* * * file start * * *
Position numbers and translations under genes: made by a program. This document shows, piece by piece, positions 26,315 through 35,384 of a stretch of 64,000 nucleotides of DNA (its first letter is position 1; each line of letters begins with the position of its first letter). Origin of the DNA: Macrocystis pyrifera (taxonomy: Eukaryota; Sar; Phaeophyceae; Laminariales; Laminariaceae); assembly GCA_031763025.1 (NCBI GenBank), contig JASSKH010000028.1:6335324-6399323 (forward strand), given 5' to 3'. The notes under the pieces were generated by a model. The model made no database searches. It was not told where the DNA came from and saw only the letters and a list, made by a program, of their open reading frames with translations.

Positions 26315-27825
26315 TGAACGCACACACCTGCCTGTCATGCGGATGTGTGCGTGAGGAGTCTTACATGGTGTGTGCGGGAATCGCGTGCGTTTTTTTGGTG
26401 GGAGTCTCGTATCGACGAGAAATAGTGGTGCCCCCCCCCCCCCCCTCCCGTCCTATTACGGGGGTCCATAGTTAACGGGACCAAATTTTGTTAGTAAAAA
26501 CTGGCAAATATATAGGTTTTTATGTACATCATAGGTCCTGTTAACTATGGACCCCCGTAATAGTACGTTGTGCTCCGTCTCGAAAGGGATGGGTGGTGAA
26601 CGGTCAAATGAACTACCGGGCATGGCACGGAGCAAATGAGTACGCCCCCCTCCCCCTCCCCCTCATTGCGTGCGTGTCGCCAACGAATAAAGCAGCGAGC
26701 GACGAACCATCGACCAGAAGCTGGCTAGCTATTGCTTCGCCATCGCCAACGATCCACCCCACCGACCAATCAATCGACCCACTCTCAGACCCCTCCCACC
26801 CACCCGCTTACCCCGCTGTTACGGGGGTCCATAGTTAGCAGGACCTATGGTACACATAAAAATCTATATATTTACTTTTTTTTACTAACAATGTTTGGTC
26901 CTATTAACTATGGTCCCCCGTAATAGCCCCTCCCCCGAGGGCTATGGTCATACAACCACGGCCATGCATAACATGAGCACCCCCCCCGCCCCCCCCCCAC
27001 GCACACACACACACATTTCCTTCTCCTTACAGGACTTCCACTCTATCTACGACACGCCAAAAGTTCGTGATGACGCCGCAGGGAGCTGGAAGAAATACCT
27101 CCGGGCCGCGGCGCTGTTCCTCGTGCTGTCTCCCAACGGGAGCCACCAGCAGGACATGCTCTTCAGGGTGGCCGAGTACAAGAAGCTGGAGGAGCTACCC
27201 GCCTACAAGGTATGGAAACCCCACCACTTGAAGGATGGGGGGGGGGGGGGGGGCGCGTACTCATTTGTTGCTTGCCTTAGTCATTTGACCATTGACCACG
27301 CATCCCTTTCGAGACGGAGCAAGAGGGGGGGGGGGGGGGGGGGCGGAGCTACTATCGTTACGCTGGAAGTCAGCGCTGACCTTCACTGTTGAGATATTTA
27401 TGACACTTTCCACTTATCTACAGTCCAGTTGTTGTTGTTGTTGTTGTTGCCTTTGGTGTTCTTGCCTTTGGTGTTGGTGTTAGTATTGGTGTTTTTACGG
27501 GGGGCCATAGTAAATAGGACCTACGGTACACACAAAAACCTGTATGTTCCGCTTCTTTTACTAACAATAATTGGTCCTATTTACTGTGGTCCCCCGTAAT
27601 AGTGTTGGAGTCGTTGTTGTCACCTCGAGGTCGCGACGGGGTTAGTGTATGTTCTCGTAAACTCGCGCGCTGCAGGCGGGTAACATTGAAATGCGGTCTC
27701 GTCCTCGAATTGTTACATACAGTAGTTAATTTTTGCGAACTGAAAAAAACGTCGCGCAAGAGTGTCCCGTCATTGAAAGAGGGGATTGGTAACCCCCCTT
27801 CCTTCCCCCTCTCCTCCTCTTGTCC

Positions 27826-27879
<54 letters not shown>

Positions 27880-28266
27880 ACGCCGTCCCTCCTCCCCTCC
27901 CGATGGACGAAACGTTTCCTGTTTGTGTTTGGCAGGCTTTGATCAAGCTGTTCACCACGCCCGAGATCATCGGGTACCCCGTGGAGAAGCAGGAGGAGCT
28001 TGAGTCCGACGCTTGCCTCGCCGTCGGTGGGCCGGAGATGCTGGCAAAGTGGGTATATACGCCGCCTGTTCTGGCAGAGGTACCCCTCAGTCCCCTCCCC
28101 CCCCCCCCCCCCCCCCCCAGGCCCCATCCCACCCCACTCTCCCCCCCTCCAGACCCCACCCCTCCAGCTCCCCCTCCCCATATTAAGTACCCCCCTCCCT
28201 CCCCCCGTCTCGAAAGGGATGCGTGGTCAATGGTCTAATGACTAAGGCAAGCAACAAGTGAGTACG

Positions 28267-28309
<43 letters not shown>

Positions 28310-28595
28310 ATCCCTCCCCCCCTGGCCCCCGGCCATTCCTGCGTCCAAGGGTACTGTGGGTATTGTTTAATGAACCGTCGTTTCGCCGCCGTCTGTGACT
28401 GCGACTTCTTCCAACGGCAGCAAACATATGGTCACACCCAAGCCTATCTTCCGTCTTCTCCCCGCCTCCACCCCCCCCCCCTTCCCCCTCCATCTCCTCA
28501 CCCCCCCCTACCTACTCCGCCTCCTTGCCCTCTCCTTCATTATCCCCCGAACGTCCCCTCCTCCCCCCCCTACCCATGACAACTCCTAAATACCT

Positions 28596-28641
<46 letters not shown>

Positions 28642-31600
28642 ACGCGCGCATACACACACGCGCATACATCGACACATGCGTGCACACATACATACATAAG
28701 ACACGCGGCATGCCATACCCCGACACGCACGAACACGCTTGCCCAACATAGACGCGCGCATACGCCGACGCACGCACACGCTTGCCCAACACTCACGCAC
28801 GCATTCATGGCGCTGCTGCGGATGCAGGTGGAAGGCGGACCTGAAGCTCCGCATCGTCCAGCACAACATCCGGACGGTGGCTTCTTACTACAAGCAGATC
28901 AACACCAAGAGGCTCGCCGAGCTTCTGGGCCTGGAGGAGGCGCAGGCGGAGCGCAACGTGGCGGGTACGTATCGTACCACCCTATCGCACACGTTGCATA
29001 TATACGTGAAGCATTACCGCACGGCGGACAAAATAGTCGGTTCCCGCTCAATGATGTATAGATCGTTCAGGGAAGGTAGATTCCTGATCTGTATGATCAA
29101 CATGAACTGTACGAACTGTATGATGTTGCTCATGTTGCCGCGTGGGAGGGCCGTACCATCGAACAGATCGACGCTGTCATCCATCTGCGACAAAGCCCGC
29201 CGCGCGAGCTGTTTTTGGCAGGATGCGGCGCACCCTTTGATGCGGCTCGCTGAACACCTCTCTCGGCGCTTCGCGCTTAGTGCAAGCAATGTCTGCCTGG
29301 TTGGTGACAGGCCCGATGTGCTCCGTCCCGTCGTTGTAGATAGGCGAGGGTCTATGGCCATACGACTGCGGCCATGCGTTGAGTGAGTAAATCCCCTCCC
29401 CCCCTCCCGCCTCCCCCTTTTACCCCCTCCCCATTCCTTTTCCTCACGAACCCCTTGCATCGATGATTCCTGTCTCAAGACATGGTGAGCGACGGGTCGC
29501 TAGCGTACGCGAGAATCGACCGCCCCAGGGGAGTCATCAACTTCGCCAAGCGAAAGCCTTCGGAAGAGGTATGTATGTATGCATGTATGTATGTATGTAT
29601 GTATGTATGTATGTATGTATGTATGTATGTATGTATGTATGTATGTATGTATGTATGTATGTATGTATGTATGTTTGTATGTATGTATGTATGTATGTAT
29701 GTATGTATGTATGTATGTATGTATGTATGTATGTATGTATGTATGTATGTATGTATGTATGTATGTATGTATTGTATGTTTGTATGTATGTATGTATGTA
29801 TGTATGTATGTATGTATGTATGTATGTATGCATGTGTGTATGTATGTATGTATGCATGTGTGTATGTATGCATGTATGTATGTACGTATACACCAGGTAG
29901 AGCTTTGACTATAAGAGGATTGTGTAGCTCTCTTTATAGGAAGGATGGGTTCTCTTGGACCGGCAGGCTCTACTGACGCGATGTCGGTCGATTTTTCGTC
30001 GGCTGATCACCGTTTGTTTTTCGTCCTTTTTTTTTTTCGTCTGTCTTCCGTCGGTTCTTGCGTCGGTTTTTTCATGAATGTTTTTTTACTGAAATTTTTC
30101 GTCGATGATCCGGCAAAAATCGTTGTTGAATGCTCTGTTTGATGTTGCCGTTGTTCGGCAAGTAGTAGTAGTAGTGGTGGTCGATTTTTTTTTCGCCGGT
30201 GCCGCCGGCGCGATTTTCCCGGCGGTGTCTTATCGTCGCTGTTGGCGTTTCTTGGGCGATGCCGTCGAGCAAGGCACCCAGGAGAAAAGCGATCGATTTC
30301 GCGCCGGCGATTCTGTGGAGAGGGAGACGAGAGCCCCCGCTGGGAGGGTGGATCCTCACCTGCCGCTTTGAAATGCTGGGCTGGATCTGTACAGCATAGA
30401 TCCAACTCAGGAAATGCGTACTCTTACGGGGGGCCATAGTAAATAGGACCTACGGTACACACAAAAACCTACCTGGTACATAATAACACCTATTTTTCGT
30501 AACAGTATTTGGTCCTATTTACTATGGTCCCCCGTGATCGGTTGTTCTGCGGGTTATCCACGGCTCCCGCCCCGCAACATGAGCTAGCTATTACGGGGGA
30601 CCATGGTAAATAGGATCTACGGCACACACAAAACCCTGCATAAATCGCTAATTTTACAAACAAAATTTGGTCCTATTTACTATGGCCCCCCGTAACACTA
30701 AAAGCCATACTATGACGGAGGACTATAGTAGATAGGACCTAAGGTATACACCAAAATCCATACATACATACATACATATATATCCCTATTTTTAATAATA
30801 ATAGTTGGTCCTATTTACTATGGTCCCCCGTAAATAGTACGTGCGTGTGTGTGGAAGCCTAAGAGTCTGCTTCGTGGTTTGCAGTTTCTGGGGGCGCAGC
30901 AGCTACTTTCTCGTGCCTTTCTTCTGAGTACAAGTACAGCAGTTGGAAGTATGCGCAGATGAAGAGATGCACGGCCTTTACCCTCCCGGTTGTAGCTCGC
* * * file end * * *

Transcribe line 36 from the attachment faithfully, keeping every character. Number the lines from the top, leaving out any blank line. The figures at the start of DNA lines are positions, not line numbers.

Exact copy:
28642 ACGCGCGCATACACACACGCGCATACATCGACACATGCGTGCACACATACATACATAAG